Relayers: Relayers are responsible for connecting users and the products that Keepers bring to the market. These website would advertise insurance, likely from multiple Keepers. Relayers are imagined as helping police against bad products by choosing not to list them, for example, by choosing to only list products with insurance licenses, though Relayers can list any product they want. Keepers can also establish themselves as their own Relayers, offering a website on which people can sign up for policies. Flightrisk, operating today, is example of a product choosing to advertise on its own site, though presumably eventually consumers will need insurance product aggregators to discover and compare insurance products. Relayers establish their own fees for listing insurance products.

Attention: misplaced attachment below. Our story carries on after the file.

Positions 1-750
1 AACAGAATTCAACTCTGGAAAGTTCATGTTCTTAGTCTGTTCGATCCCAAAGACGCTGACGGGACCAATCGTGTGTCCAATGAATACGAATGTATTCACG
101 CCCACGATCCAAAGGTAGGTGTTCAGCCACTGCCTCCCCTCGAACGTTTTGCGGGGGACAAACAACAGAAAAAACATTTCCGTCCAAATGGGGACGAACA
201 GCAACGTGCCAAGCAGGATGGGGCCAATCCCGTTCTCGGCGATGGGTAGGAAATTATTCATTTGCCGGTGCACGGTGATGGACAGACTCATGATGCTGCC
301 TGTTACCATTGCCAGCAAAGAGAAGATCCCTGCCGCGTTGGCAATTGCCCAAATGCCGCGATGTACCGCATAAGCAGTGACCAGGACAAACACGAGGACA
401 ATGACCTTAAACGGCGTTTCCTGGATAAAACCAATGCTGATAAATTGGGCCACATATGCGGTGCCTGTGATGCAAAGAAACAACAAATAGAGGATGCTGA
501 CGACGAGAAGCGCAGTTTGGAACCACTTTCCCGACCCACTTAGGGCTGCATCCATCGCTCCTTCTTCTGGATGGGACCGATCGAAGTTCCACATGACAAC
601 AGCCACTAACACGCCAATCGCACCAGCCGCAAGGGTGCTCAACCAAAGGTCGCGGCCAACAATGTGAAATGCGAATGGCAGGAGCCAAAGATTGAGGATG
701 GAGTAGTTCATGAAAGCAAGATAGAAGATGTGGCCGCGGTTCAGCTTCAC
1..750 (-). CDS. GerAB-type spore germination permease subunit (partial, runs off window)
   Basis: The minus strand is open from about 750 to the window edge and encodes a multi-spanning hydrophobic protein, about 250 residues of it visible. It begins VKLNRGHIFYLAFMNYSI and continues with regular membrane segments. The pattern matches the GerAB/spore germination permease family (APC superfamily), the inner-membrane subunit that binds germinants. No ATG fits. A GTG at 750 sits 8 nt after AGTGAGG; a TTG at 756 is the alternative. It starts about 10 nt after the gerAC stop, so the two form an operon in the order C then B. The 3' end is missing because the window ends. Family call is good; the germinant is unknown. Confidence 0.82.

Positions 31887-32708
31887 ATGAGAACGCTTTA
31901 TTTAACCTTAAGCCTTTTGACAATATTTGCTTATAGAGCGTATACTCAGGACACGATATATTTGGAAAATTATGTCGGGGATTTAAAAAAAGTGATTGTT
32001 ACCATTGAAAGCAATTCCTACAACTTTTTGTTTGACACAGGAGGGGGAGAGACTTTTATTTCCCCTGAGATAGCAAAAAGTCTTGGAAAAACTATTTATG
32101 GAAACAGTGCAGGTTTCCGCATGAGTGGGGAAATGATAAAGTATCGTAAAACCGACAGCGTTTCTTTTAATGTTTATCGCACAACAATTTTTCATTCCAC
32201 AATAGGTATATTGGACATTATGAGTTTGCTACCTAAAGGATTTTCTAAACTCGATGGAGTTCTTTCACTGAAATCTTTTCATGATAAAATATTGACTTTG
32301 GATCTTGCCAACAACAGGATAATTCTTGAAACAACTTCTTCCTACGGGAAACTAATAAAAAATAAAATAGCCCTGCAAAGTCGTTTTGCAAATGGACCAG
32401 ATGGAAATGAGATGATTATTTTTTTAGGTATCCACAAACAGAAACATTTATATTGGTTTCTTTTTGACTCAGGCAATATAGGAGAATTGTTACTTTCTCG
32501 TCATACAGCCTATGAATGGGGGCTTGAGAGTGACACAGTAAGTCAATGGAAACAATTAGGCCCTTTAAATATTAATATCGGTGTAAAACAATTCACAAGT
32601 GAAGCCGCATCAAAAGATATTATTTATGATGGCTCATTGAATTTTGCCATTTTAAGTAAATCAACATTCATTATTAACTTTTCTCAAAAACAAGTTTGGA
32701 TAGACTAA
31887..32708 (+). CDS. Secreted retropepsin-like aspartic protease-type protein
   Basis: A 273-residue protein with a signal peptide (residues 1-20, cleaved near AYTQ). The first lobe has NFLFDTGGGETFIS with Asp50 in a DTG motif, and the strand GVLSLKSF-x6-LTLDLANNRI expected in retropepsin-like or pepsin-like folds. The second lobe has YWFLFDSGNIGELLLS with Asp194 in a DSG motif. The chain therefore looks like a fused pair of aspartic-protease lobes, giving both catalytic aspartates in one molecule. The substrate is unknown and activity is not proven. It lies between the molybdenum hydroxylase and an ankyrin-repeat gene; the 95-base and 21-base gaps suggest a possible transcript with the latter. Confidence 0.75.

Etherisc is structured around what it calls a ‘Two-Fold Approach,’ reflecting the structure of the ‘Decentralized Insurance Foundation’ and the multiple for-profit commercial entities unique to a jurisdiction that form companies such as Ethereisc Holding AG, Etherisc US, or Etherisc MT. These jurisdictionally specific entities are in turn controlled by the Decentralized Insurance Foundation. The jurisdiction-based entities serve as the local repository of contracts and provider of platform services, allowing and encouraging new projects to join to access the smart contracts and services within the protocol. This structure should allow localization of insurance products, which are usually heavily regulated by jurisdiction.